Find a timezone offset in pure SQL in hive

Timezones are a pain. This is not new and every time you deviate from UTC this will bite you. That said sometimes you have to deviate from UTC, specially for the final display of a date if you want to show it in the local timezone from the reader. In that case adding an offset to be explicit will save some questions and uncertainty down the line.

There is no function get_offset_from_tz() in Hive, sadly. Using reflect() does not work either as the method call is to complex for reflect. Writing a UDF would be possible but feels overkill.

The solution I give here works in Hive and should probably work in all SQL variants as well apart from the variables.

The algorithm to find the offset is easy:

  • get the time in utc,
  • get the same in another timezone,
  • substract one from the other to get the offset,
  • format the offset in a standard way.

The main issue is that you cannot assign results to variables in SQL, meaning that many computations need to be duplicated. They will be optimised away, of course, but they make for an ugly code.

In hive, luckily, you can use variables. They cannot store results but are used as-is, a bit like macros, where the variable name is just replaced by its content which can be some piece of code.

This sets up the date to find the offset for as well as a few TZ for test.

-- Date to display. If you use this from a table you can
-- put here the column that would be used, eg. t.logdate.
set hivevar:D='2018-06-01 01:02:02';

-- A few tests:
-- positive offset +02:00 (in summer)
set hivevar:DISPLAY_TZ='Europe/Amsterdam';

-- negative offset -04:00 (in summer)
set hivevar:DISPLAY_TZ='America/New_York';

-- 0 offset
set hivevar:DISPLAY_TZ='UTC';

-- Non integer offset: +09:30
set hivevar:DISPLAY_TZ='Australia/Adelaide';

Those are the macros

-- Date displayed in the right TZ
set hivevar:dateintz=DATE_FORMAT(FROM_UTC_TIMESTAMP(${D}, ${DISPLAY_TZ}),"yyyy-MM-dd HH:mm:ss");
-- Offset in interval type
set hivevar:delta=cast(${dateintz} as timestamp) - cast(${D} as timestamp);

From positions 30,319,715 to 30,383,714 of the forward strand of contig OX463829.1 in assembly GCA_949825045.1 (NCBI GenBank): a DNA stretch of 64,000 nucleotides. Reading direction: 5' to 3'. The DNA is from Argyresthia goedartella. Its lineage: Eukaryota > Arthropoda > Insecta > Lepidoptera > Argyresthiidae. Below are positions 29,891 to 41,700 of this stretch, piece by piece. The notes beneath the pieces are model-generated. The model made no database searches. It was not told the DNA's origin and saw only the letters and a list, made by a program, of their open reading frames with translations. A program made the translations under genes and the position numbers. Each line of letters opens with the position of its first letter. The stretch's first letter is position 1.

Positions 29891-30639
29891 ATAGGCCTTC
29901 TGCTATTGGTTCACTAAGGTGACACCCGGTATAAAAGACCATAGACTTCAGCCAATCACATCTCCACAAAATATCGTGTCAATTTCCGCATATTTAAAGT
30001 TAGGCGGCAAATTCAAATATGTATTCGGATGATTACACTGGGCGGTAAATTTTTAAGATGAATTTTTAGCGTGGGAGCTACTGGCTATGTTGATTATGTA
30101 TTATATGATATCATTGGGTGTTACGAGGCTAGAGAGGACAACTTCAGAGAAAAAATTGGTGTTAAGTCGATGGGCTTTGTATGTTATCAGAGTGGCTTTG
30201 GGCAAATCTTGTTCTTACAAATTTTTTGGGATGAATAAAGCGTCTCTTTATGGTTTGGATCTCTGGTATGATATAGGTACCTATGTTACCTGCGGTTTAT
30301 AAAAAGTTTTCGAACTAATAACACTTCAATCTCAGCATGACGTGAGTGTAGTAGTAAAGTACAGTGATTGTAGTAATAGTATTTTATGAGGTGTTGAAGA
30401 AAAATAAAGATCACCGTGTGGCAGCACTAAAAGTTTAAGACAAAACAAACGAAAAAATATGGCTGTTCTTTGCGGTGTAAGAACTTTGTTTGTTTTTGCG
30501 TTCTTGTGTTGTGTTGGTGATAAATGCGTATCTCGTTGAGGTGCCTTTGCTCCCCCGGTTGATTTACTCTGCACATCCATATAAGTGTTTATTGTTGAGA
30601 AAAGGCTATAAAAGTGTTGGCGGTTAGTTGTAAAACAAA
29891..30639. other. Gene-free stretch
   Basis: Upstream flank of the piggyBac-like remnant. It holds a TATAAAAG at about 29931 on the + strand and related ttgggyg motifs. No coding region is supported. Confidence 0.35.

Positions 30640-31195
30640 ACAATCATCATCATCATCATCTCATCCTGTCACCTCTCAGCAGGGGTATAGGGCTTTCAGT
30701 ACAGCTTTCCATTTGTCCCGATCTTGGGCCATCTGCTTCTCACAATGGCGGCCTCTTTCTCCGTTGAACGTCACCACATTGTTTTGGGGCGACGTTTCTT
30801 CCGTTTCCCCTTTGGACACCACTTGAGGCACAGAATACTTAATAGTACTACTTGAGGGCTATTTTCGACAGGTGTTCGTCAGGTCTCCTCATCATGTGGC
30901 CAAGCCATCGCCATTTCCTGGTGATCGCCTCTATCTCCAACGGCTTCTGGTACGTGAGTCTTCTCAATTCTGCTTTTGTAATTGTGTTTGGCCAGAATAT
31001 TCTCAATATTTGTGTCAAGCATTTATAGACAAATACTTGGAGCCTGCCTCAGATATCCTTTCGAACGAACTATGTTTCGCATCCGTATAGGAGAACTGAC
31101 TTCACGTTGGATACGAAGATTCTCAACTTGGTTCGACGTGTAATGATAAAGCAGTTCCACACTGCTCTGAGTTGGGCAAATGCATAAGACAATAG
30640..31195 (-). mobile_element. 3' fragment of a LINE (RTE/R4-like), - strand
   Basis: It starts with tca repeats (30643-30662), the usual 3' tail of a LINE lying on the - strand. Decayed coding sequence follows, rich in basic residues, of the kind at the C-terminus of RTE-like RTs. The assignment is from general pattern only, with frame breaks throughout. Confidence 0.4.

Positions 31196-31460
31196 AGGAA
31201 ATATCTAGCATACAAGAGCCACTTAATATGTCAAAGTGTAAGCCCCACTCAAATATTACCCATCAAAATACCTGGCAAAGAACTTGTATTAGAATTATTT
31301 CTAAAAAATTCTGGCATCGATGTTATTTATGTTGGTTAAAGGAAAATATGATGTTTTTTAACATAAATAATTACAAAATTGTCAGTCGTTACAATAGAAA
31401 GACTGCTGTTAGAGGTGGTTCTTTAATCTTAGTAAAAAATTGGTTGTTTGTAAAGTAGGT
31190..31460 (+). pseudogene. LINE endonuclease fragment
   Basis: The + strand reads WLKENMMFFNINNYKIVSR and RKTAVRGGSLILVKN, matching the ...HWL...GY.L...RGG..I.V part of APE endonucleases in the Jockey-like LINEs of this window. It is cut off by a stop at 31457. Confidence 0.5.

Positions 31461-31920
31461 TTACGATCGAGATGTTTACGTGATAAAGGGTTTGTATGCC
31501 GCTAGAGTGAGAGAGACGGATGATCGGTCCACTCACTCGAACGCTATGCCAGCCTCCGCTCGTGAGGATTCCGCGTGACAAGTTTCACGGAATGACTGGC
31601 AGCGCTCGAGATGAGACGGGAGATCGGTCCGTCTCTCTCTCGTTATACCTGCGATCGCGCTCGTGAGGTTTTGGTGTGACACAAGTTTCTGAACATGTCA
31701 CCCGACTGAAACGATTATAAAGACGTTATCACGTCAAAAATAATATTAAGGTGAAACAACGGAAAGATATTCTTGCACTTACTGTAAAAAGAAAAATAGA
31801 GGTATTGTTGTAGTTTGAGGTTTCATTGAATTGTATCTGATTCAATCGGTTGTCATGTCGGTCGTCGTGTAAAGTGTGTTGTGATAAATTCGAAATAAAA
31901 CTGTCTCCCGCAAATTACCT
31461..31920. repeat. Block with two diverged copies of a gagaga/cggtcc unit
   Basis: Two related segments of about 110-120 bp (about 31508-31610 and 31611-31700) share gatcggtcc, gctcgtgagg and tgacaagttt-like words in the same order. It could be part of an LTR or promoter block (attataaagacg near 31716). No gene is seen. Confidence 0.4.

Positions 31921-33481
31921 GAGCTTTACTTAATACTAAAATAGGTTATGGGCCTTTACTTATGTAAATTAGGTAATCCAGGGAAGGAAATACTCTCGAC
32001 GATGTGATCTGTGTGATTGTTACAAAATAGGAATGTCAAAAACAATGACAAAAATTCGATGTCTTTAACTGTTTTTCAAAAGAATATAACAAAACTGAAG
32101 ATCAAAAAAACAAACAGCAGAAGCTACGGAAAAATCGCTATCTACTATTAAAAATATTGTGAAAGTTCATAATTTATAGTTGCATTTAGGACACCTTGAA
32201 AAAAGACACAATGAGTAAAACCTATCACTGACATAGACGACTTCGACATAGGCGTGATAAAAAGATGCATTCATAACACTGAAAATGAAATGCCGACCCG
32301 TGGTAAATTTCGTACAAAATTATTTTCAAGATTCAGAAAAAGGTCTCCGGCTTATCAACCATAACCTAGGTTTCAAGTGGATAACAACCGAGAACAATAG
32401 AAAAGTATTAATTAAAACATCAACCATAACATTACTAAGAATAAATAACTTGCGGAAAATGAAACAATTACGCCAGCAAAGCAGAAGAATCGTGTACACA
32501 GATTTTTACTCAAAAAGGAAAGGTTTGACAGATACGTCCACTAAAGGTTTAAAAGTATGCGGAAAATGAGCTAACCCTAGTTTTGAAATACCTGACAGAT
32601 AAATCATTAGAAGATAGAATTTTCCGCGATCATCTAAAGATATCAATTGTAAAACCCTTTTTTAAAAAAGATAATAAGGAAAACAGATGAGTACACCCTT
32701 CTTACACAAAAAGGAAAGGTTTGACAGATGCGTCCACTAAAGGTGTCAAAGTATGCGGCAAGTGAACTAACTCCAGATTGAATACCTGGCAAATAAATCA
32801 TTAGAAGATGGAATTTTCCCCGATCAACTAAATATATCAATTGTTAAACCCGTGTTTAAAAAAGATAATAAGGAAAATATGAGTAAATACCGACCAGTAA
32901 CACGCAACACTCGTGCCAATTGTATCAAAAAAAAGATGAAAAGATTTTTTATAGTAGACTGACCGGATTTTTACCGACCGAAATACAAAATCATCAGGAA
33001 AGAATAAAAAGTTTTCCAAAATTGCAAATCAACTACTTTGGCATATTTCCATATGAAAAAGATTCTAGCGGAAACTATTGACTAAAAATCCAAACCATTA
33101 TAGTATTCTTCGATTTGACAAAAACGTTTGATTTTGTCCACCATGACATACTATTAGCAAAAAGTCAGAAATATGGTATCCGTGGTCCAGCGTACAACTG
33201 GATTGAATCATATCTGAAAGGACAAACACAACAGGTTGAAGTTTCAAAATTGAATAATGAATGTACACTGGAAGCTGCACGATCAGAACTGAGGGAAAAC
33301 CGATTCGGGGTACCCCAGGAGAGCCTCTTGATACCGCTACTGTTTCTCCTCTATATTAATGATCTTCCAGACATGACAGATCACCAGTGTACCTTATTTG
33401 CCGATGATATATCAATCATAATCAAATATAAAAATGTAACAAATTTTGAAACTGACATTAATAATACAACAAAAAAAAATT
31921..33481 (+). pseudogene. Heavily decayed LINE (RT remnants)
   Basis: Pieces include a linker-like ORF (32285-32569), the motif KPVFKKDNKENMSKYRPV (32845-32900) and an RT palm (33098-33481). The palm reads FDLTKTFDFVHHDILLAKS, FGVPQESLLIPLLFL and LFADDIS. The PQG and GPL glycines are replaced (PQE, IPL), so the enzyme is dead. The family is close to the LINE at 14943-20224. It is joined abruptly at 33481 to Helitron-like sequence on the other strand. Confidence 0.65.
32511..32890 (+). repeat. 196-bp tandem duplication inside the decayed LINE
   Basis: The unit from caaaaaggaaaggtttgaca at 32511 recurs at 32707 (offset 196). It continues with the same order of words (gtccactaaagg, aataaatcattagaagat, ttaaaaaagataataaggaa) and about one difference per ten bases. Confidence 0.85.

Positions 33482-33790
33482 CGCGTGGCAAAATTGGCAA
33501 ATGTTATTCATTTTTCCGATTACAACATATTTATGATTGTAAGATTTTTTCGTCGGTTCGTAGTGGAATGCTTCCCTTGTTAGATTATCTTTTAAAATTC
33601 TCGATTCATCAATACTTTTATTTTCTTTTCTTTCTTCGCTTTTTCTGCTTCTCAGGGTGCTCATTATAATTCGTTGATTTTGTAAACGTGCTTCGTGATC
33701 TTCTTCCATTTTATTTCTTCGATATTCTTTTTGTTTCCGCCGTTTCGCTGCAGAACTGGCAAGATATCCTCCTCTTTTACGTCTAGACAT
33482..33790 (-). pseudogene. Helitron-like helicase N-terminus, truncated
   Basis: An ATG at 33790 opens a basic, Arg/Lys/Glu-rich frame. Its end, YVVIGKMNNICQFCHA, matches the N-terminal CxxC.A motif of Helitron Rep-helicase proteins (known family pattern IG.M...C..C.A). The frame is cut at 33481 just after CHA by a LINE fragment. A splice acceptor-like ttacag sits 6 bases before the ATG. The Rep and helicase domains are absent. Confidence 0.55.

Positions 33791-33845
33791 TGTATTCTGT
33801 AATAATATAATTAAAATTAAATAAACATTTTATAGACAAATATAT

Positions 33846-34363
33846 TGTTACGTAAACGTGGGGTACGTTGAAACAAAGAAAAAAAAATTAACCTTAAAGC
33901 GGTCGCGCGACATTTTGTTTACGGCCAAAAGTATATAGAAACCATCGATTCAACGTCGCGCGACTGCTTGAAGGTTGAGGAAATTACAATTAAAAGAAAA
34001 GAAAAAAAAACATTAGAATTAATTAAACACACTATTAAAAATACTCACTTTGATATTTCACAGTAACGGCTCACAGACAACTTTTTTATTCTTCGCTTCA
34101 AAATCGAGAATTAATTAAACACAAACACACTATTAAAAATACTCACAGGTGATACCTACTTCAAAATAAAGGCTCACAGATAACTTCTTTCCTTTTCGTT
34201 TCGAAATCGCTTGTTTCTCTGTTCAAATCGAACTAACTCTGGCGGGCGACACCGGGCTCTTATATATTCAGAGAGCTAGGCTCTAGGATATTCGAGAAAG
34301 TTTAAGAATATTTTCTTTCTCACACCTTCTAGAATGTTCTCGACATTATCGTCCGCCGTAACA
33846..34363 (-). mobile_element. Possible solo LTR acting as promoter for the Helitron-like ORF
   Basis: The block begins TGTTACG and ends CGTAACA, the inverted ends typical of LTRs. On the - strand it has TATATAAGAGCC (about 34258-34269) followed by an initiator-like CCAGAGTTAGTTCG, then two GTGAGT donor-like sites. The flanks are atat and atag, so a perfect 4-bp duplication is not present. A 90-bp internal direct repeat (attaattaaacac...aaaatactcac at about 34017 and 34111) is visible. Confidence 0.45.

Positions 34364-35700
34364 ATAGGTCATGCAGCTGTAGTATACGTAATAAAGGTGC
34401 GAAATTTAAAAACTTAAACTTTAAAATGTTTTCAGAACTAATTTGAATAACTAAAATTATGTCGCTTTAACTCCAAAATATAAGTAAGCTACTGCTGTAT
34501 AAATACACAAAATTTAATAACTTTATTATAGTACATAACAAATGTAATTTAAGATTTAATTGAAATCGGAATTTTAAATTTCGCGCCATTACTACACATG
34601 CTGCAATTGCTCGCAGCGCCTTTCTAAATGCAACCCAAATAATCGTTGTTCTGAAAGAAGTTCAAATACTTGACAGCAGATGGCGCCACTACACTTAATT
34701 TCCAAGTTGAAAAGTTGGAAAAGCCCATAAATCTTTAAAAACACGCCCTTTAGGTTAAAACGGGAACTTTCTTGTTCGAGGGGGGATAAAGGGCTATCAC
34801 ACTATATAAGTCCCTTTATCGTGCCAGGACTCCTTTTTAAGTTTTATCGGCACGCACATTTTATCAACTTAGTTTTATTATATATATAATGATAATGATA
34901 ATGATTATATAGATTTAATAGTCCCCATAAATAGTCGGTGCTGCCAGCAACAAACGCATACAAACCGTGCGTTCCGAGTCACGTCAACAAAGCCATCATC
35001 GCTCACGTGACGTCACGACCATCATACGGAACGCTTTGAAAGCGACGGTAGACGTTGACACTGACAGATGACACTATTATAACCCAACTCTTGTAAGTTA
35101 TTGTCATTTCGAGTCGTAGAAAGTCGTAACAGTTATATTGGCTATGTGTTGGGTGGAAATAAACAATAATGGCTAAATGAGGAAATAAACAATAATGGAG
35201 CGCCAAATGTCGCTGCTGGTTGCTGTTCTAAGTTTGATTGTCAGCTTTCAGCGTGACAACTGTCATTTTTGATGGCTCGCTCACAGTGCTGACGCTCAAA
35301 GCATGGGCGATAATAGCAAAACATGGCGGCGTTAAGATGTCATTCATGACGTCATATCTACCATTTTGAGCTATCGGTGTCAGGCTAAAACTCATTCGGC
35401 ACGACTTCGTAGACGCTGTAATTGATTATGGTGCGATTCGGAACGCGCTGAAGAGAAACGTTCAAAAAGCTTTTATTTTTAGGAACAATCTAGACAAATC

And the code itself, tiny and readable once variables are used:

    -- date in TZ

    -- sign
    , if(${delta} < interval '0' minute, '-', '+')

    -- hour
    , lpad(abs(hour(${delta})), 2, 0)

    , ':'

    -- minute
    ,lpad(minute(${delta}), 2, 0)
) as dtwithoffset

et voila


Hive, map, NULL and NPE

Checking for null values in a map column in Hive (1.2.1, Hortonworks) interestingly returns a null pointer exception:

create table npe (m map<bigint, bigint>);
select count(*) from npe where m is null;
Error: Error while compiling statement: FAILED: NullPointerException null (state=42000,code=40000)

The error happens at parsing time, when Hive tries to estimate data size. From hiveserver2.log:

Caused by: java.lang.NullPointerException
at org.apache.hadoop.hive.ql.stats.StatsUtils.getSizeOfMap(

Interestingly, getting not null is fine:

select count(*) from npe where m is not null; -- returns 0

If you think like me, you will think ‘haha! not not null should work!’

select count(*) from npe where not m is not null; -- does not work

If you are smarter than me, you will have guessed before trying that Hive optimises the double negation away, and gives another NPE.

But going in this direction, we can still trick Hive by casting the boolean to int:

select count(*) from npe where int(m is not null)=0; -- works

This happens either without data either when there are real NULL in the table. By real NULL I mean that a SELECT would show NULL, which  happens only in the case where you add a column to an existing table. Indeed, you cannot yourself insert NULL into a complex column:

with a as (select null) insert into npe select * from a;
Error: Error while compiling statement: FAILED: SemanticException [Error 10044]: Line 1:36 Cannot insert into target table because column number/types are different 'npe': Cannot convert column 0 from void to map. (state=42000,code=10044)

You have to create an empty map object:

with a as (select map(cast(null as bigint), cast(null as bigint))) insert into npe select * from a;

Then of course the empty map object is not (a real) NULL and if you want to look for null you have to fudge a bit, looking at the size of the map for instance:

select m, size(m), isnull(m) from npe;
| m  | _c1 | _c2    |
| {} |  0  | false  |